As an only child of Indian immigrant parents, health executive and Chief Member Paurvi Bhatt has spent much of her career balancing the demands between work and caregiving. "My caretaker journey began with my father who had early onset Alzheimer's and dementia. He was 58 and I was 28," says Bhatt. "As the only kid, I wanted to make sure that I was available to him."

During every interview for a new job, Bhatt says she would be transparent with hiring managers letting them know that though she's not a parent, her needs for workplace flexibility were just as important. "I would have my cell phone with me and would very openly say, 'Many of you do this because of your kids. There might be a soccer injury or something that happens at school and you have to be ready. For me, it's my dad who might wander. But, it's the same. I have to be just as ready to go.'"

Thankfully, Bhatt says, her career journey has been filled with employers who understood her caregiving demands, providing her with the support needed to excel in her career. But, not all employees have been as lucky. As the only industrialized nation without a federal paid leave policy, many caretakers in the United States, including those who aren't parents, have had to choose between work and family long before the pandemic exacerbated this caregiving crisis.

On average, a woman over 50 who leaves the workplace to care for a parent loses close to $324,000 in wages and benefits over their lifetime. This drop-off in the workplace, Bhatt says, not only impacts an individual's earnings, but the company's pipeline when it comes to advancing diverse talent.

Pandemic's Uneven Impact on Women Caretakers

For Bhatt, the pandemic has forced her to take paid leave for the first time in her career in order to now care for her mother. "My mother is on her fifth spread of cancer," she says. "She also has end stage pulmonary fibrosis, which means she's been on oxygen for the last two and a half years. So when the pandemic hit, her risk was extremely high. And, I'm her greatest risk. If I get sick, she can catch it from me. So everything went into lockdown in a very different way for our house because of that."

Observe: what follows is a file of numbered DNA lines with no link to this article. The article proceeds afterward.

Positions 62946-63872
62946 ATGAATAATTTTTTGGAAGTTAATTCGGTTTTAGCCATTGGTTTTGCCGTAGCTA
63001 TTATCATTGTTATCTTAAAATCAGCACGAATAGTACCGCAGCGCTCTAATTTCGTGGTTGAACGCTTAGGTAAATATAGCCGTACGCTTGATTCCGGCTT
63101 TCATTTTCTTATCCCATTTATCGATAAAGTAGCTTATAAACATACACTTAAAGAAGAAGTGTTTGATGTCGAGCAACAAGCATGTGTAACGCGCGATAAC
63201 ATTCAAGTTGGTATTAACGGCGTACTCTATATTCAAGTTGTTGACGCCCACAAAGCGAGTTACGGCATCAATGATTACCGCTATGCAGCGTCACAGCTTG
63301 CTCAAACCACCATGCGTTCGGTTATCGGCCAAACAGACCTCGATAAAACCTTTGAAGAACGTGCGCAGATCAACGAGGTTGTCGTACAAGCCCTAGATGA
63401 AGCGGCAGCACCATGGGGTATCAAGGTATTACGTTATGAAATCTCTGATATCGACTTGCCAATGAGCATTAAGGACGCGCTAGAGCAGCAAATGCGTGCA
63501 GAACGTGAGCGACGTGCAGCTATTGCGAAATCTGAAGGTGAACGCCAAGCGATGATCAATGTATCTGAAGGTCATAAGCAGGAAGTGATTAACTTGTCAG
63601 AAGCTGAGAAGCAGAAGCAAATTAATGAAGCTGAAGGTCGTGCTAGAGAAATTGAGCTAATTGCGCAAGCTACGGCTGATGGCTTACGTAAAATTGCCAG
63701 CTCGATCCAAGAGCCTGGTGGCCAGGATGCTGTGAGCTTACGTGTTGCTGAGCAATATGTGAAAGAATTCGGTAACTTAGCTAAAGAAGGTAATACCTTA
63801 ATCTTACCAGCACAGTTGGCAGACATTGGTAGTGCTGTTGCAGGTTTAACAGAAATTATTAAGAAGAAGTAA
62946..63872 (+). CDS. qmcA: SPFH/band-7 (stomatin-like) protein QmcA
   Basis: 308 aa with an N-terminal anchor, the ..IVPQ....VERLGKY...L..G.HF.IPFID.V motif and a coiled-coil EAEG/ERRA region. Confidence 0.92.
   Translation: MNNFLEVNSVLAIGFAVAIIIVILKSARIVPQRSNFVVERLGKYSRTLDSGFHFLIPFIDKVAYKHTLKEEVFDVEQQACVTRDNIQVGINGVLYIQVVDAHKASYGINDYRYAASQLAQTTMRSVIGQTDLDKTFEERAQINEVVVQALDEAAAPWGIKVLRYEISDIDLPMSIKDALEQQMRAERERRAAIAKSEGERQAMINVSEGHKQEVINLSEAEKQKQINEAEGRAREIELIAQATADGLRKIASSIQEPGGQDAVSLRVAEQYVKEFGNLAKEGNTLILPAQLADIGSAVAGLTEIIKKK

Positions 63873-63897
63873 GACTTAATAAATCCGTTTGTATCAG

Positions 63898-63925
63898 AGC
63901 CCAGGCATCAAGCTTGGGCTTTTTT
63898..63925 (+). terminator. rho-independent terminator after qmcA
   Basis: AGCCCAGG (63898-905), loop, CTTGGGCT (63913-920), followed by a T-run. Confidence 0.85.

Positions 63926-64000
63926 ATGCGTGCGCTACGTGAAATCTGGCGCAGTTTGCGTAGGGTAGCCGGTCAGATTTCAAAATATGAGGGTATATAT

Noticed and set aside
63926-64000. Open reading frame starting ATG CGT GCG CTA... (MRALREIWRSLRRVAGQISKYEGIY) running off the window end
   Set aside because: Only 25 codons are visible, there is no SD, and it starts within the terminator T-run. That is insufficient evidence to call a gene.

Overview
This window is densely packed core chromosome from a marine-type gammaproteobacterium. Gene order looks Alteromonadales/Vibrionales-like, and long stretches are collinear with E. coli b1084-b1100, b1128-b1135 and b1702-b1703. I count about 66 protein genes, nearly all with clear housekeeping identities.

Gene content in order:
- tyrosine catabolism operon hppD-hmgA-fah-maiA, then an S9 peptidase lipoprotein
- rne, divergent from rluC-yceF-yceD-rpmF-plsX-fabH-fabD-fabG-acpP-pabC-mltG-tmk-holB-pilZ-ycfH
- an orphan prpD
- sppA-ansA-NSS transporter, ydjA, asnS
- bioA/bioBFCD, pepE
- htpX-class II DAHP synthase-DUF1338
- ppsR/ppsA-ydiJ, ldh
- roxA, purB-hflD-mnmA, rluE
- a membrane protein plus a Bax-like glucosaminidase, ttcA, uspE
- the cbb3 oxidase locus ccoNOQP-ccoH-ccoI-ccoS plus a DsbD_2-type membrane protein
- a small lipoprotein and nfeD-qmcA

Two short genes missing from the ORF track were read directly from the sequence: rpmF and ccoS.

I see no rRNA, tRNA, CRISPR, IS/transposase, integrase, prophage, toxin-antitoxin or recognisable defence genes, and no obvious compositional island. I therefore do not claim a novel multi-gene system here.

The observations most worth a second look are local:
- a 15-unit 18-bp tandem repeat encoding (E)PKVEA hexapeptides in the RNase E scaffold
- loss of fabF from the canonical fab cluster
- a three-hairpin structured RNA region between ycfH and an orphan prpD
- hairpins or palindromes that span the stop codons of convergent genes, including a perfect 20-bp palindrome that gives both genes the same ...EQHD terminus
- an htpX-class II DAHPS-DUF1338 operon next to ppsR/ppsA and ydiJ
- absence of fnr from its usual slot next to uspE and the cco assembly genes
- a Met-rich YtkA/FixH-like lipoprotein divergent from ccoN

With a shortage of home health workers available, and a fear of contracting the virus by bringing someone into her home, Bhatt says taking an extended amount of paid leave was her best option. "There's no way I could be participating in meetings while also trying to figure out what I needed to do for my mom whose second language is English," she says. "There were times when I was close to even saying, 'Maybe I have to quit.'"

Today, 62% of women provide more than 20 hours of weekly unpaid care to a family member, compared to 38% of men. This extra responsibility has forced millions of women to leave the workforce during the pandemic because of an employer's lack of flexibility or paid leave policy. Currently, only four in 10 caregivers report having access to paid leave or mental health coverage, with nearly two in 10 employed caregivers saying they've had to quit their job, and more than four in 10 saying they've had to reduce their hours to part-time in order to care for a loved one, according to a report from the Rosalynn Carter Institute for Caregivers.

How Business Leaders Can Better Support Caretakers, Including Non-Parents

When thinking about the caregiving crisis and the impact it's having on employees, particularly women, Bhatt says leaders should be mindful to offer support that's equitable for all workers. "I've been very open about being a working daughter, not a working mom," she says. "The workplace is more structured around making sure moms and dads get what they need so that they can leave and come back — and we're still fighting for that with paid leave, but it's [only] around children."

While the need for support for working parents is important, Bhatt says what's equally important is for "leaders to explore different creative ways of looking at benefits" that also allow non-parents to access paid time off.

Additionally, she says, employers need to do a better job at creating an open environment where all employees can freely talk about the type of support they need in order to simultaneously balance their demands at home.

"I will say, you know, it's easier to talk about kids," she says. "Or maybe I feel it's easier because I don't have them. I totally acknowledge that. But, you don't hear people talk as much about [caretaking] because it's hard. It's not met with a lot of joy, and people don't know how to handle grief. So creating an environment where this part of life is part of workplace discussion is important."

For herself, she says, having leaders who expressed how they cared for their own parents, and who showed empathy to her situation, is what helped her to be more open in asking for flexibility at work. "They openly talked about the trade offs that were happening to make it easier for the rest of us," she says. "And, I try to be that leader because those things are all important. We have to change the culture of care and not bifurcate that what we do at work has nothing to do with care. We're caring for our team, and if you're a leader, you should be trying to figure out how to make sure people have the time they need to care for themselves and their family."